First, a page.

- Japanese Yen: Merchandise Trade balance at 4 month low
- Euro: PMI data better than forecast
- Canadian Dollar: Retail Sales on tap
- Dollar: Jobless claims ahead
[U][B]Yen Back to the Lows as Trade Balance Shrinks[/B][/U]
The Japanese yen traded back to its multi year lows, hitting 123.73 against the greenback in overnight trade as Trade Balance data showed a far smaller surplus than originally forecast. The Japanese Merchandise Trade Balance printed at 389.5 Billion yen versus 462.7 Billion yen expected dropping to a four month low. The decline was driven by a sharp contraction of -12.9% in the surplus with US from the month prior and a -1.8% deficit with China as Japanese imports reached record highs despite the weak yen during May.
Overall the data was not as dour as the headline number would suggest with the trade balance rising 23.9% with Europe and 22.6% with Asia, but the markets were understandably rattled by the lackluster export growth to the US - Japan?s second largest customer - which expanded at a meager 0.4%. The slowdown in US consumer demand caused by the shake out in housing is clearly making it more difficult for Japanese exporters to generate sales growth in the region and presents yet another obstacle to BOJ policy makers who are looking for continued strong performance out of the export sector before raising Japanese short term rates. In short tonight?s data offered no solace to yen bulls and therefore after a small dip yesterday, USDJPY resumed its upward climb as yield differentials between the two countries continued to widen.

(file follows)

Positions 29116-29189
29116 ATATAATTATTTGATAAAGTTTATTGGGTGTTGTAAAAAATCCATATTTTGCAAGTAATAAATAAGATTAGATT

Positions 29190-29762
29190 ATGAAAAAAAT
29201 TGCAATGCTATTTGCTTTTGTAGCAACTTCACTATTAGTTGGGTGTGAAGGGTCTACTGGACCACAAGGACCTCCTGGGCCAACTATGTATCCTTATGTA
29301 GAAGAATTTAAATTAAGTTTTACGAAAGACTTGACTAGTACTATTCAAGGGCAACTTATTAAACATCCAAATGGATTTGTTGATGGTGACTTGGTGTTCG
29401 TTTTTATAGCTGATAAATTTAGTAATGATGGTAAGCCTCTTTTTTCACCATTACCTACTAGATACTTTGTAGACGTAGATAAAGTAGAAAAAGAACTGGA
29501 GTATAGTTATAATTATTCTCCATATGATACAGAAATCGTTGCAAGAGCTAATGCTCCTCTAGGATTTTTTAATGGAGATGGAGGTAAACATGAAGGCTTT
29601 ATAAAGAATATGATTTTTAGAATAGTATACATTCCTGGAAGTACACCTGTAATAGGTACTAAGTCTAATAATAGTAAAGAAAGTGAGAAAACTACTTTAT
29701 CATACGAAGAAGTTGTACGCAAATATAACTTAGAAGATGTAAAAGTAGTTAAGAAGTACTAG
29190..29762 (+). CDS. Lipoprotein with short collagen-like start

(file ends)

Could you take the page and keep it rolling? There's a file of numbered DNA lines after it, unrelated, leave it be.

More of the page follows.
Yield played an important part in tonight?s EURUSD trade as well. Despite posting better than expected results in the flash PMI readings which printed at 57.7 versus 56.5 forecast, the euro lost ground against the greenback slipping to 1.3380 by the late morning in Europe. The PMI data was actually quite encouraging with the Manufacturing component rising to 55.4 and PMI Services hitting 58.3 which was the best read in over a year, however the market was focused on the bounce in US yields which spiked to 5.15% in overnight trade providing support for the dollar. Its difficult to determine what caused the fall in bonds prices overnight, but once source of concern could be the ongoing saga of the Bear Sterns hedge fund liquidation, which is weighing on investor sentiment as the underlying risks in that affair are far from transparent.
Tonight?s good EZ PMI data may be harbinger of stronger than expected IFO survey due early morning Friday and should offer a base of support for the EURUSD in the next 24 hours. However, with rising US bonds yields continuing to dominate order flow, economic reports could be relegated to the sidelines as the currency market continues to focus on the fluctuations in the US 10yr. bond.